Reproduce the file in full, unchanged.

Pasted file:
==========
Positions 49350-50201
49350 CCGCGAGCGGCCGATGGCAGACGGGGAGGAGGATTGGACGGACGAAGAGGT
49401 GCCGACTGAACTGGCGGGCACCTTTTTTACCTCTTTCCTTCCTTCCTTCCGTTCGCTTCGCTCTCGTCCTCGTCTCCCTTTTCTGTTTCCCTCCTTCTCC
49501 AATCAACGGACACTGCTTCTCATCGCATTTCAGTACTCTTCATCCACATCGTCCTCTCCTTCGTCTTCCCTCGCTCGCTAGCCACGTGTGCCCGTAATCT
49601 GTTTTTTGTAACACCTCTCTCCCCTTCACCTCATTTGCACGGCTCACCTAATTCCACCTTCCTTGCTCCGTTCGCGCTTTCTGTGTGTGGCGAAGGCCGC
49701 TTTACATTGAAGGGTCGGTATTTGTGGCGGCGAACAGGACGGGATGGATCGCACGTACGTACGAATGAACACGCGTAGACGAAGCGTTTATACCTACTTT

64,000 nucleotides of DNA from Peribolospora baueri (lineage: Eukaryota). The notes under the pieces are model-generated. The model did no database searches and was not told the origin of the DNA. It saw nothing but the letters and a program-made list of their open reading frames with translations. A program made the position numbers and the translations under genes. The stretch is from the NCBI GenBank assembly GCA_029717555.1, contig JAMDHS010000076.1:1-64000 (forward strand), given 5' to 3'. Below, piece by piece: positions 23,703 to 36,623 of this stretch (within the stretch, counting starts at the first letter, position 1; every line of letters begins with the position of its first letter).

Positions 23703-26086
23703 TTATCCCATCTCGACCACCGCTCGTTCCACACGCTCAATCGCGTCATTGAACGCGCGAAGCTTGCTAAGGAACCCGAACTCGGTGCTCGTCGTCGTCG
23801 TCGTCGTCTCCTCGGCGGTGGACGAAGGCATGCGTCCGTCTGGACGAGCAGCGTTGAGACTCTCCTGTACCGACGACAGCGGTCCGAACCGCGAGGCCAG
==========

Positions 49350-50201
49350 CCGCGAGCGGCCGATGGCAGACGGGGAGGAGGATTGGACGGACGAAGAGGT
49401 GCCGACTGAACTGGCGGGCACCTTTTTTACCTCTTTCCTTCCTTCCTTCCGTTCGCTTCGCTCTCGTCCTCGTCTCCCTTTTCTGTTTCCCTCCTTCTCC
49501 AATCAACGGACACTGCTTCTCATCGCATTTCAGTACTCTTCATCCACATCGTCCTCTCCTTCGTCTTCCCTCGCTCGCTAGCCACGTGTGCCCGTAATCT
49601 GTTTTTTGTAACACCTCTCTCCCCTTCACCTCATTTGCACGGCTCACCTAATTCCACCTTCCTTGCTCCGTTCGCGCTTTCTGTGTGTGGCGAAGGCCGC
49701 TTTACATTGAAGGGTCGGTATTTGTGGCGGCGAACAGGACGGGATGGATCGCACGTACGTACGAATGAACACGCGTAGACGAAGCGTTTATACCTACTTT

64,000 nucleotides of DNA from Peribolospora baueri (lineage: Eukaryota). The notes under the pieces are model-generated. The model did no database searches and was not told the origin of the DNA. It saw nothing but the letters and a program-made list of their open reading frames with translations. A program made the position numbers and the translations under genes. The stretch is from the NCBI GenBank assembly GCA_029717555.1, contig JAMDHS010000076.1:1-64000 (forward strand), given 5' to 3'. Below, piece by piece: positions 23,703 to 36,623 of this stretch (within the stretch, counting starts at the first letter, position 1; every line of letters begins with the position of its first letter).

Positions 23703-26086
23703 TTATCCCATCTCGACCACCGCTCGTTCCACACGCTCAATCGCGTCATTGAACGCGCGAAGCTTGCTAAGGAACCCGAACTCGGTGCTCGTCGTCGTCG
23801 TCGTCGTCTCCTCGGCGGTGGACGAAGGCATGCGTCCGTCTGGACGAGCAGCGTTGAGACTCTCCTGTACCGACGACAGCGGTCCGAACCGCGAGGCCAG